This phenomenon may be on the increase because of shifts in U.S. dietary habits, so elicitation of a good dietary history in cases of black stools and abdominal pain should be pursued. Inasmuch as "cookie-induced pseudomelena" is both unprofessional sounding and too appropriately descriptive, a suggested name for this entity is "Hydrox fecalis."

Stephen Sulkes, M.D.
Monroe Developmental Disabilities
Rochester, N.Y.

Someone needs to repeat the experiment with Oreo cookies.

Posted By: Alex - Tue Aug 16, 2022 - Comments (1)
Category: Experiments, Junk Food, Excrement

The Pressed Frog Phenomenon

I found the image below at the Texas History site of the University of North Texas. It appears there as is, without any further explanation (or date).

I realize that the indentations on top of bricks are called 'frogs', but why were actual frogs being placed inside bricks?

As far as I can tell, it must have been an experimental demonstration of the 'pressed frog phenomenon' — this phenomenon being that one can place a living frog inside a brick as its being made, apply thousands of pounds of pressure to the brick to mold it, and the frog will survive. The frog won't be happy about the experience, but it won't burst. Whereas the same pressure applied to a frog that isn't in a brick will definitely cause it to burst.

Obviously the brick hasn't been heated in a kiln, because that would definitely cook the frog.

The article below from 1925 explains the science of why a frog in a brick doesn't burst. The key part of the (overly long) explanation is this sentence:

when the pressure was exerted gradually there was a tendency for the particles of clay around the body to "wall up" the body by the grains of clay moving instead of a tendency of the body "bursting" by the particles of the body moving.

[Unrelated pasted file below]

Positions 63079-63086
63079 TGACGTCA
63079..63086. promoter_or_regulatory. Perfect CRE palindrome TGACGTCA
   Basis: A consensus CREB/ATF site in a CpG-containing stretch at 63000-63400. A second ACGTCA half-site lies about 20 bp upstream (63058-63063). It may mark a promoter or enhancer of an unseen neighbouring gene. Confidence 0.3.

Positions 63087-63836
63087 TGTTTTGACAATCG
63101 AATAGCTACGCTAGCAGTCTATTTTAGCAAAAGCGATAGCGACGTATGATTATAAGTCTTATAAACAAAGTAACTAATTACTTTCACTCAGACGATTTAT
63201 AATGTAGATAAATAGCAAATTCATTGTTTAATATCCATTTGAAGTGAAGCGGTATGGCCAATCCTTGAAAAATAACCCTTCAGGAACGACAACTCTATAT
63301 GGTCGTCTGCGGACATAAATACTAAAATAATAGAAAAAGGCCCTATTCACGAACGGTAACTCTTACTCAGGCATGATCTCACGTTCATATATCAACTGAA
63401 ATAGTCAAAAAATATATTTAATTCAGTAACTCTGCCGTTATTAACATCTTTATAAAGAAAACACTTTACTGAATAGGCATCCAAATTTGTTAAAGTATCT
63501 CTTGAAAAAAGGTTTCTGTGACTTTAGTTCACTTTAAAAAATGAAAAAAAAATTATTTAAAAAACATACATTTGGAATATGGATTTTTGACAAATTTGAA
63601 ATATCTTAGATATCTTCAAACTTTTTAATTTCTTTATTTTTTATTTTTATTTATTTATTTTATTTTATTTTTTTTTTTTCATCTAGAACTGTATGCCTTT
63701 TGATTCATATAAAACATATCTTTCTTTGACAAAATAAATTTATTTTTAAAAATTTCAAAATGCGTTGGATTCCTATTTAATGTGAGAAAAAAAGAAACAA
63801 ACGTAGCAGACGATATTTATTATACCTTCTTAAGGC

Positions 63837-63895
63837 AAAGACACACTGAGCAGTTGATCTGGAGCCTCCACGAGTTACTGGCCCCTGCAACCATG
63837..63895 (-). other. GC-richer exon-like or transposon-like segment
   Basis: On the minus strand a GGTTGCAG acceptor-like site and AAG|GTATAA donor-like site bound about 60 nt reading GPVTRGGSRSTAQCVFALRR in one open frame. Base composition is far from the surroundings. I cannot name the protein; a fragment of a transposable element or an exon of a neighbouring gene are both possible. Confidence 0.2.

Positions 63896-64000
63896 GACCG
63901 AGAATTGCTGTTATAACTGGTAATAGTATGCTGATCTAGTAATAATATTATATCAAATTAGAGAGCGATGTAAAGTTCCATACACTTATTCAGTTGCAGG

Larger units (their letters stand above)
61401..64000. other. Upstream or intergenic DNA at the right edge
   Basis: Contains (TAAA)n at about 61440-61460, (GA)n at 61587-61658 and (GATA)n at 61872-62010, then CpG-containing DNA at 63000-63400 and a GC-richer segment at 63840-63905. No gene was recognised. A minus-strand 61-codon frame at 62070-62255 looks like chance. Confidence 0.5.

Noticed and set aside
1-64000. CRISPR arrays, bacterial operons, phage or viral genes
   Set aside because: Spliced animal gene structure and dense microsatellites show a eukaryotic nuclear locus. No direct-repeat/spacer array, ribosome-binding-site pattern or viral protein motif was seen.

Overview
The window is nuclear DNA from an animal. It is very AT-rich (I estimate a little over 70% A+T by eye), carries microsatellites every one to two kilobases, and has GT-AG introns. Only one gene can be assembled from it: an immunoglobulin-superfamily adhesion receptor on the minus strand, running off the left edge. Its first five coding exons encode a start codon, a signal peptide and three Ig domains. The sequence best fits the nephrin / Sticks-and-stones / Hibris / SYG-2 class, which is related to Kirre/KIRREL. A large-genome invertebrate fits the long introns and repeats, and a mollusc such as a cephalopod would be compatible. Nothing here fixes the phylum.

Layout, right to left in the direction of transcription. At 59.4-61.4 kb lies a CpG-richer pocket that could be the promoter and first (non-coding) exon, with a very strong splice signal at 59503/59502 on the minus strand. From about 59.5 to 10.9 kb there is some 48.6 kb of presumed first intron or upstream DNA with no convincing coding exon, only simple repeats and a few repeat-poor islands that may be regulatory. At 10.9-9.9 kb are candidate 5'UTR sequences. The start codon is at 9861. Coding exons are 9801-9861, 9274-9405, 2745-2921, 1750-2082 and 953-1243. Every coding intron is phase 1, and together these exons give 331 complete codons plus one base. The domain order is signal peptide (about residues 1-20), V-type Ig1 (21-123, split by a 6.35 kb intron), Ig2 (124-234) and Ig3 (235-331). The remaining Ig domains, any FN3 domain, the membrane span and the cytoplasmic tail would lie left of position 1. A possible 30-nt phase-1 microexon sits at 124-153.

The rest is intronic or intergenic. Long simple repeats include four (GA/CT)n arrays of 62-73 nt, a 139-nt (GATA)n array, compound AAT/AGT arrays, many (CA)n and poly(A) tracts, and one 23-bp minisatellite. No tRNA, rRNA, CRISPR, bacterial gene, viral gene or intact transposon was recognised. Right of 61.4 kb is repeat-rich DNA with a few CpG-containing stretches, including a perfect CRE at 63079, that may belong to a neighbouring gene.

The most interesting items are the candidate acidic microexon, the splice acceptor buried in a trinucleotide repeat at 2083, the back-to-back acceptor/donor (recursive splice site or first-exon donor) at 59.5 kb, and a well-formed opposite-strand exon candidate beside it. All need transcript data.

However, this doesn't solve the mystery of who first decided to put a frog in a brick.

Clarion Ledger Sun - Aug 16, 1925

Posted By: Alex - Mon May 23, 2022 - Comments (5)
Category: Animals, Science, Experiments, 1920s

Knives made from frozen human feces

The non-fiction book Shadows in the Sun by Wade Davis contains the following passage:

There is a well known account of an old Inuit man who refused to move into a settlement. Over the objections of his family, he made plans to stay on the ice. To stop him, they took away all of his tools. So in the midst of a winter gale, he stepped out of their igloo, defecated, and honed the feces into a frozen blade, which he sharpened with a spray of saliva. With the knife he killed a dog. Using its rib cage as a sled and its hide to harness another dog, he disappeared into the darkness.

This caught the attention of some archaeologists who decided to test if a knife made from human feces would actually be strong enough to cut through muscle and tendons. They published their results in the Journal of Archaeological Science.

The researchers paid close attention to detail. For instance:

In order to procure the necessary raw materials for knife production, one of us went on a diet with high protein and fatty acids, which is consistent with an arctic diet, for eight days.

However, the results were disappointing: "the knife-edge simply melted upon contact, leaving streaks of fecal matter."